Saturday, October 25, 2014

For people who believe that bipartisan politics means, “Do it my way!’

There are those people who watched the debate earlier this week between Sen. Richard Durbin, D-Ill., and Republican challenger James Oberweis who think the key moment related to Oberweis saying he’d support gay marriage.

He didn’t actually say that (he said he realizes the political fight is over, and that his side lost). But to me, the key moment came at several points during the event when Oberweis stressed the significance of political bipartisanship.

WHICH BY HIS definition means people should cast their ballots for him against Durbin, and should also shift control of the U.S. Senate to the Republicans, while keeping control of the House of Representatives with the GOP as well.

Because, he explained, Republicans would then be able to push their ideological agenda without Democratic resistance. Then, President Barack Obama would have to legitimately negotiate with Republican interests on issues of significance, instead of being able to ignore issues because a Republican House passed something and a Democratic Senate rejected it before it could get to a president for consideration.

I find it interesting to hear someone say that bipartisanship means putting Republicans entirely in control of Congress.

Because it really reinforces in my mind the concept that the modern-day Republican isn’t capable of governing a thing unless the process is rigged in their favor. “Bipartisan” is the ultimate dirty word (or maybe just as filthy-minded as “progressive” or “liberal”) to these people.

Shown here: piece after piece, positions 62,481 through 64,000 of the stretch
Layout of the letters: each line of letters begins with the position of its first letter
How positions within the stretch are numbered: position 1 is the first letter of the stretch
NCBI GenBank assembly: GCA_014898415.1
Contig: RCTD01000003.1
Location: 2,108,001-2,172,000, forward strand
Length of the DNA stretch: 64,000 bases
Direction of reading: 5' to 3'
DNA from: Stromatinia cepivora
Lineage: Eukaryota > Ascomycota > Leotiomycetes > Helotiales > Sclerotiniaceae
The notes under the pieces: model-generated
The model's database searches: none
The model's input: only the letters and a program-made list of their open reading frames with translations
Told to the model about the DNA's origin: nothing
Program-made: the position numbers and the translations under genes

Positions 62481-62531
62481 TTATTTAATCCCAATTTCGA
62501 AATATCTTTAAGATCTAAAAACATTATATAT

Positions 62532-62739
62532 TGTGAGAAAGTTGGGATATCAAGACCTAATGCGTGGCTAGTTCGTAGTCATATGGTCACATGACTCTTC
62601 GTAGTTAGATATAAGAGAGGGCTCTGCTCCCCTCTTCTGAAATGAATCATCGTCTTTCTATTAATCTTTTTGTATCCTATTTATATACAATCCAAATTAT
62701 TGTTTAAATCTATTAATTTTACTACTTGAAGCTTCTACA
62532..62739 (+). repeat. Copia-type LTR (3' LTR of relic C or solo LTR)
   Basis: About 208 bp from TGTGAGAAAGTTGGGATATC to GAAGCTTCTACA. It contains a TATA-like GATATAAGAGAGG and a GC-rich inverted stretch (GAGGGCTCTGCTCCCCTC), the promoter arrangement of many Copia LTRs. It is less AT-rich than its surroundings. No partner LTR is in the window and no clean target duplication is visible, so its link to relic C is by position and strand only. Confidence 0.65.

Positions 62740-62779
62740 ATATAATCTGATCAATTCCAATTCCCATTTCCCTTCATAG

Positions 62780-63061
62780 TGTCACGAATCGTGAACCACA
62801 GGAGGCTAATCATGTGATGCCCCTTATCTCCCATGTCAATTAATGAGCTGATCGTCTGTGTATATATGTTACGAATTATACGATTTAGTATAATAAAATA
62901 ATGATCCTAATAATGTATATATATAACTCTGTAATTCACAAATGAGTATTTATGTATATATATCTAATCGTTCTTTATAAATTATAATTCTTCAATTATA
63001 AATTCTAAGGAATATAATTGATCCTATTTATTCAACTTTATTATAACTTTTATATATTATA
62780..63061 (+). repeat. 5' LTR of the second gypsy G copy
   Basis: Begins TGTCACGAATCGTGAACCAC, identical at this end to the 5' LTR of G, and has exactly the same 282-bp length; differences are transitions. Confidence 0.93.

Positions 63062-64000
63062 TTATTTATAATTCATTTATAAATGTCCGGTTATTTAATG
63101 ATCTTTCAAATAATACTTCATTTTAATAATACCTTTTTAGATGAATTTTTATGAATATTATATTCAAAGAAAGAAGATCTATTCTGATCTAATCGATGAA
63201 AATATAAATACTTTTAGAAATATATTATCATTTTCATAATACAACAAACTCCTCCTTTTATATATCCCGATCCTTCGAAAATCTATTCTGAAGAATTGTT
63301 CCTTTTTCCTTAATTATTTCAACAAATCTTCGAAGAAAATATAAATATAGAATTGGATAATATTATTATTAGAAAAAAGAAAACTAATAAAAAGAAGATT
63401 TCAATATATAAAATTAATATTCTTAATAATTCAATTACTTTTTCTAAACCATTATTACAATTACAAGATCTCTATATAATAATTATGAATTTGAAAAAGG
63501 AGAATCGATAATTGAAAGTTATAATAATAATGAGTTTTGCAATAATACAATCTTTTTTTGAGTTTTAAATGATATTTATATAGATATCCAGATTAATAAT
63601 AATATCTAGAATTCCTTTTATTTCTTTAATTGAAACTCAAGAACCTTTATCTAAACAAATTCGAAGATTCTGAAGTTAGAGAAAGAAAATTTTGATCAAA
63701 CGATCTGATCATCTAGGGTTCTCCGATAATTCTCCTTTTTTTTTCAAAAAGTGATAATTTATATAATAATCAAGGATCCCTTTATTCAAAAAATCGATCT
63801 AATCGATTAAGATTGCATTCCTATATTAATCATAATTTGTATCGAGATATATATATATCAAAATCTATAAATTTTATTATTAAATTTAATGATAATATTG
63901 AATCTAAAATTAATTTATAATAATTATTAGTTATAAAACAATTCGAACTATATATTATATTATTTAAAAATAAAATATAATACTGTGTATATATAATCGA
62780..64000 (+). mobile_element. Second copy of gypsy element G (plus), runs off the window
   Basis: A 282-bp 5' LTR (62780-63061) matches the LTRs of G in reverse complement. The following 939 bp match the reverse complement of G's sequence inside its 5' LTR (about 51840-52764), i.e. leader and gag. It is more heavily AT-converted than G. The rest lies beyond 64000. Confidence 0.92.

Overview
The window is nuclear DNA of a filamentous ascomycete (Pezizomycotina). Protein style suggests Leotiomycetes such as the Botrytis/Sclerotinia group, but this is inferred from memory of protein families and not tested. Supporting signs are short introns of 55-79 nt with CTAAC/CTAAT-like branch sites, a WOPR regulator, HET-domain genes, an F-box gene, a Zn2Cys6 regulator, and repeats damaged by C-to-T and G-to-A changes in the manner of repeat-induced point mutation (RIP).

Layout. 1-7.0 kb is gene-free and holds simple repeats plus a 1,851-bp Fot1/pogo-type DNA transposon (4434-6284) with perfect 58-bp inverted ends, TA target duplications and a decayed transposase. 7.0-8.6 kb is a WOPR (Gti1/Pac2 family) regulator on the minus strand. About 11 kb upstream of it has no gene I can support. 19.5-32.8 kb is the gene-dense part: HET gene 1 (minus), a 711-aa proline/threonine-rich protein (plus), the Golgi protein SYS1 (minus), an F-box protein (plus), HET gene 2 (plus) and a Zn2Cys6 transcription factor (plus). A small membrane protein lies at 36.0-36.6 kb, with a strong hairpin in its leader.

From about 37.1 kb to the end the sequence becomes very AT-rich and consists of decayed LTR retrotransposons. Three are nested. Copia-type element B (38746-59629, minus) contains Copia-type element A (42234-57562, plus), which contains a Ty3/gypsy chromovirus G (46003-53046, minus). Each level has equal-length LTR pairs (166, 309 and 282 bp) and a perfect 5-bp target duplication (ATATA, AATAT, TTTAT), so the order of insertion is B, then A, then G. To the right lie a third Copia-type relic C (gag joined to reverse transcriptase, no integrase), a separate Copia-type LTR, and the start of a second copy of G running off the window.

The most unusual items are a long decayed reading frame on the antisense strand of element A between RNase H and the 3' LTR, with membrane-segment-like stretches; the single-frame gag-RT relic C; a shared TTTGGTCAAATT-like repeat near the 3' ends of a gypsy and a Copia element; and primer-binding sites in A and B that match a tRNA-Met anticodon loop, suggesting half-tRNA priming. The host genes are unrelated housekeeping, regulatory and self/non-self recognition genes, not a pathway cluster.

I ALWAYS THOUGHT the ideal situation was to have a legislative branch of government that is split between the political parties, with the head of the executive branch being the tie-breaker, of sorts, for the balance of power.

Which is what makes “president” or “governor” to be the ultimate political prize.

Oberweis, obviously, disagrees. Then again, the only political office he’s ever been able to win is a state senate seat from his Sugar Grove home town where he is in the minority party. It doesn’t exactly give him much in the way of influence.

So this is all about Oberweis wanting to be a part of a political caucus that actually has influence. There’s nothing more insignificant than a freshman member of the minority party – which Oberweis has been in Springfield, Ill., for the past two years.

MY OWN IDEOLOGICAL leanings were heavily influenced two decades ago – the November 1994 election cycle saw Republicans take just about everything in state and federal government.

Chicago the city proper kept its Democratic officials, but everybody else went for Republicans that year. It resulted in Springfield in a two-year period (1995-96) where the GOP ran everything – and Madigan was reduced to “minority leader” who was blatantly ignored.

During that time, Chicago interests were made so secondary. The city was blatantly snubbed on so many occasions. It’s no wonder to me that city voters cast ballots for Democratic candidates so overwhelmingly. The current election cycle really is urban versus rural more than Democrat versus Republican.

It was the large part of why, when I cast my ballot Friday at an early voting center, I wound up backing Gov. Pat Quinn for re-election. And even Sheila Simon for state Comptroller – even though I’m not convinced she can beat incumbent Judy Baar Topinka of suburban North Riverside.

BUT BACK TO Oberweis, who has dreams of going to Washington, D.C., as part of a majority caucus of GOPers who will push their ideological agenda through the nation.

Instead, we’re likely to keep Durbin (whom I’ll admit I also cast a ballot for on Friday), with the real question being whether enough other states will feel compelled to dump Democratic incumbents for Republican insurgents to make Capitol Hill a GOP bastion – and give Obama serious headaches for the two remaining years of his presidency.

And Oberweis can remain on the Springfield scene for two more years in the minority party!


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